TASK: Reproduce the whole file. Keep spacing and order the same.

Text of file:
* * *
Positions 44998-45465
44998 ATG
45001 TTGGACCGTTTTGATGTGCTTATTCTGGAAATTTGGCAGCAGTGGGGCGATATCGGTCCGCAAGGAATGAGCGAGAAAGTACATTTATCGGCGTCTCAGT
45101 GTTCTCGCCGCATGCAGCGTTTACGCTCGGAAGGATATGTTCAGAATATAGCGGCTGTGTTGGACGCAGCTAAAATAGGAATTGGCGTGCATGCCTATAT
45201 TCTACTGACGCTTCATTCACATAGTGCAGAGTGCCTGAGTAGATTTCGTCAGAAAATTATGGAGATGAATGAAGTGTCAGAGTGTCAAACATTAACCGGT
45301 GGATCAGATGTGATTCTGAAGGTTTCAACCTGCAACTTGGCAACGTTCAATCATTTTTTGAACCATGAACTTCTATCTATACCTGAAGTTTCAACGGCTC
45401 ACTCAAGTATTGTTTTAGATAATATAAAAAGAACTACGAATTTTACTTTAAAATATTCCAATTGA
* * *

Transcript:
Positions 44998-45465
44998 ATG
45001 TTGGACCGTTTTGATGTGCTTATTCTGGAAATTTGGCAGCAGTGGGGCGATATCGGTCCGCAAGGAATGAGCGAGAAAGTACATTTATCGGCGTCTCAGT
45101 GTTCTCGCCGCATGCAGCGTTTACGCTCGGAAGGATATGTTCAGAATATAGCGGCTGTGTTGGACGCAGCTAAAATAGGAATTGGCGTGCATGCCTATAT
45201 TCTACTGACGCTTCATTCACATAGTGCAGAGTGCCTGAGTAGATTTCGTCAGAAAATTATGGAGATGAATGAAGTGTCAGAGTGTCAAACATTAACCGGT
45301 GGATCAGATGTGATTCTGAAGGTTTCAACCTGCAACTTGGCAACGTTCAATCATTTTTTGAACCATGAACTTCTATCTATACCTGAAGTTTCAACGGCTC
45401 ACTCAAGTATTGTTTTAGATAATATAAAAAGAACTACGAATTTTACTTTAAAATATTCCAATTGA